'Hara-Kiri': A Samurai's Bluff Hides A Revenge Plot
Japanese cinematic extremist Takashi Miike is known for movies that go too far — often because they can't figure out where else to go. So it was revealing when last year's 13 Assassins, a remake of a 1963 samurai adventure, demonstrated a traditionalist streak in Miike's tastes. But that movie is a crystal-meth freakout compared with the director's latest effort, the stately Hara-Kiri: Death of a Samurai.
This new venture is also a remake of an early-'60s film, and a more esteemed one: Masaki Kobayashi's Harakiri. Miike follows the original closely, while changing certain aspects of the story and staging. One of the most significant alterations is that the new version is available in 3-D.
The narrative, constructed via an elaborate series of flashbacks, opens in 1630. It's the Edo period, and the shogun's absolute control of Japan has ended centuries of regional wars. The peace has put many samurai out of work, but their exalted place in the caste system forbids them to accept most other kinds of employment.
Desperate for a job or at least a handout, some of these unemployed warriors attempt the "suicide bluff": They approach the estate of a wealthy clan and request permission to perform hara-kiri (more politely called seppuku) there. Sometimes, clan leaders will avoid a bloody mess by offering a less lethal, more gainful alternative.
When shabby Hanshiro (Ebizo Ichikawa) arrives at the wealthy House of Ii to request a place to kill himself, he's informed that its leaders will not tolerate bluffers. The haughty senior retainer, Kageyu (Koji Yakusho), attempts to warn Hanshiro by telling him about another supplicant.
The movie's first flashback introduces Motome (Eita), a young samurai-caste teacher who hopes to receive a few coins to pay a doctor to care for his sick wife (Hikari Mitsushima) and child. He doesn't even have a proper weapon, having sold his sword to support his family.
Kageyu shows no compassion, demanding that Motome slit his belly with the blunt bamboo sword he carries. As he labors to kill himself — a scene whose horror becomes more explicit and protracted in Miike's telling — Motome is taunted by the swordsman assigned to end his suffering with decapitation.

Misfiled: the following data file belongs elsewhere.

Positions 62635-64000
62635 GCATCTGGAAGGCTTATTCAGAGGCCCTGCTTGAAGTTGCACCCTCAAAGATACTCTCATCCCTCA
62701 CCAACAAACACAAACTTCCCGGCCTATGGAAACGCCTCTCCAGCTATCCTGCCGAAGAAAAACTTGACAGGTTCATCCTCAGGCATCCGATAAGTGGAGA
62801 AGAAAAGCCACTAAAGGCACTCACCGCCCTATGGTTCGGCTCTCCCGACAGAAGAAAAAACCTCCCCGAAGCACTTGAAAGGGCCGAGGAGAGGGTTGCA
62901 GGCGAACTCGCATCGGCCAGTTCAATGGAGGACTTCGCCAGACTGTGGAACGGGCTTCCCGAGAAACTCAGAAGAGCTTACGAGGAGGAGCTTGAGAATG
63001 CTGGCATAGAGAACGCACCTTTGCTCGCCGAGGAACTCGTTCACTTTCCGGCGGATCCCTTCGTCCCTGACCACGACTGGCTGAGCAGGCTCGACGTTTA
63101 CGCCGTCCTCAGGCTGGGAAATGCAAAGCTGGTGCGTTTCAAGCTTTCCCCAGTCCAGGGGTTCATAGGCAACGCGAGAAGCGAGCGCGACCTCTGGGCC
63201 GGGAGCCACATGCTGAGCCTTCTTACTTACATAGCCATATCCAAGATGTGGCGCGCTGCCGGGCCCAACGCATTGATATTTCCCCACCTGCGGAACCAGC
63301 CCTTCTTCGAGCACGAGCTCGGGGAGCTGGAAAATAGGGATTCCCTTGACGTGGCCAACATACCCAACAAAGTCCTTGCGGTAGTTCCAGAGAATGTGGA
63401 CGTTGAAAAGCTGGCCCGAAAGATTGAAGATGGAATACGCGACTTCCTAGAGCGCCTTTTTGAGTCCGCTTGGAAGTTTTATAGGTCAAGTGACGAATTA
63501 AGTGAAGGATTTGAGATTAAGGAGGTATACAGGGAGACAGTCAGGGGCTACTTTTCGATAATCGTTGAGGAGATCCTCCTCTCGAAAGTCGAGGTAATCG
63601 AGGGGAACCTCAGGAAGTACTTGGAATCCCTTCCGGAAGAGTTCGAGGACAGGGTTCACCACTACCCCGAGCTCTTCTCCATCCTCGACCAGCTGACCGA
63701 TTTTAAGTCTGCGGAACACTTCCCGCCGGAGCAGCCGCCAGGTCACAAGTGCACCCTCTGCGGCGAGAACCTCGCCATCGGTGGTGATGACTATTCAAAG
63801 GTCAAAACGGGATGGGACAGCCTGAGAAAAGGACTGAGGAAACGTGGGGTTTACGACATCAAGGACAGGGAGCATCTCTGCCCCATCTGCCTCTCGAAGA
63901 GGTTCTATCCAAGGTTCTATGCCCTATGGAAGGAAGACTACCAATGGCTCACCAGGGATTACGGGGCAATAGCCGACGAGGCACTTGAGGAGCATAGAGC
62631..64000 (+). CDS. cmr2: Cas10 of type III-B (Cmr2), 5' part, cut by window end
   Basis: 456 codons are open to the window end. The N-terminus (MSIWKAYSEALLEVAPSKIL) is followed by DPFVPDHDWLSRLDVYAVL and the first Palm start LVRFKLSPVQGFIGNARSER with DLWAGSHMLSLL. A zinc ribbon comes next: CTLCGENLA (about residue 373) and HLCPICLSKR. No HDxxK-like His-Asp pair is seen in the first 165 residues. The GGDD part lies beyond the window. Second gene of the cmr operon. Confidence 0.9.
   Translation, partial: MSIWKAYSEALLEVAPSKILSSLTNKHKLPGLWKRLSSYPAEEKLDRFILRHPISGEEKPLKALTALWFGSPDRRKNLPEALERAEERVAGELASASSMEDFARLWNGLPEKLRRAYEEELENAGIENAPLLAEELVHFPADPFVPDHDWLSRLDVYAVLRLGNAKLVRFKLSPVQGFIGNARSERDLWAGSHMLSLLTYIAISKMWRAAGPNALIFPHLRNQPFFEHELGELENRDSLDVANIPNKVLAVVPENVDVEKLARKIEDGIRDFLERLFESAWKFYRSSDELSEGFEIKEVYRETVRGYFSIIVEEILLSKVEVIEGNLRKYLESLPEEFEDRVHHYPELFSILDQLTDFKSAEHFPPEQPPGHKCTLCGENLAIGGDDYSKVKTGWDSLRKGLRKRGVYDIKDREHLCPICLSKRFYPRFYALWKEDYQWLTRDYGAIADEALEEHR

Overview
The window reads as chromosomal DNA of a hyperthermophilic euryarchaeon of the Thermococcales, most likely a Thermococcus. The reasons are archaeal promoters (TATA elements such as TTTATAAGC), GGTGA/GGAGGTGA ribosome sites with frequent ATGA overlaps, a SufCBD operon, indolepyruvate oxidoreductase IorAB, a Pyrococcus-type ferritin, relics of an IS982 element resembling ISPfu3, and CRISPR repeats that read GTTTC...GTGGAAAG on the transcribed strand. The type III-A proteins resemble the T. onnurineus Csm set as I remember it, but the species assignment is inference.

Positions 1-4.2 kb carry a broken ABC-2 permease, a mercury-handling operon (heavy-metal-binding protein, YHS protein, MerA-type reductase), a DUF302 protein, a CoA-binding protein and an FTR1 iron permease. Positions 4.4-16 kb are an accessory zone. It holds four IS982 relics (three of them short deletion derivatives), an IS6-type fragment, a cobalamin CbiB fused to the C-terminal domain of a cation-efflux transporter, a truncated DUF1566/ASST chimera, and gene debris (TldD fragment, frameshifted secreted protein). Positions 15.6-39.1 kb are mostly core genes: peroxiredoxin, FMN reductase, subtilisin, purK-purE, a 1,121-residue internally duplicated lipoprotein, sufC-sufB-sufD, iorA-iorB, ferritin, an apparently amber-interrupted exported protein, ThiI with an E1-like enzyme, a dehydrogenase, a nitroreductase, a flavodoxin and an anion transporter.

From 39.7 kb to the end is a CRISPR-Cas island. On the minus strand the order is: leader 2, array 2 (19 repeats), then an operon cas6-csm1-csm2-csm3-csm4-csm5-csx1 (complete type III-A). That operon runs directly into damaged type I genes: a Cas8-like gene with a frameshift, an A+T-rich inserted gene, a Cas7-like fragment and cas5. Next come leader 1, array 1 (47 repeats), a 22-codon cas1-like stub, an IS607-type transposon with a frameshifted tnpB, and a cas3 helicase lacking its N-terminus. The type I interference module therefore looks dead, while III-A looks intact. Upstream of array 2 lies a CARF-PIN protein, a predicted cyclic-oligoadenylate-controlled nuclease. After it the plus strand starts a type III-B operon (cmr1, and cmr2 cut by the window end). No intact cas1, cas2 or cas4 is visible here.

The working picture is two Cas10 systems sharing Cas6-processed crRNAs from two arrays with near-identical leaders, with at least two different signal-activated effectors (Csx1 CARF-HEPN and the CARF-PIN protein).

Hanshiro doesn't say much, but it gradually becomes clear that he already knows Motome's story. And that he has come to the Ii palace seeking vengeance.
Hara-Kiri is formal, deliberate, leisurely almost to a fault. It features the sort of slow-gliding camera movements favored by Kenji Mizoguchi, one of the greatest 20th century Japanese filmmakers — and the one least like Miike. The director's star is a Kabuki veteran, and Miike builds the movie around the actor's gravity and finesse. The composition of the scenes set in the Ii compound even has an elegant theatricality that suggests the Kabuki stage.
Unlike in 13 Assassins, the payoff isn't disbursed in blood and action. There are two violent sequences, but both are naturalistic. And while the movie was available for preview only in 2-D, it's clear that Miike uses 3-D primarily to deepen his fastidious compositions. Visually, Hara-Kiri seems closer to Pina than to Tron: Legacy.
Despite some smart updates, Miike's drama doesn't supplant Kobayashi's. And the movie is a little longer than it needs to be, even if all that domestic back story is designed to demonstrate a basic humanity that the Ii clan lacks.
But if this Hara-Kiri is second best, it's still pretty fine. Ryuichi Sakamoto's score, Nobuyasu Kita's cinematography and the performances are all impressive. Slowly and movingly, Ichikawa's Hanshiro manifests himself as a man of subtle planning and control. For once, so does Takashi Miike.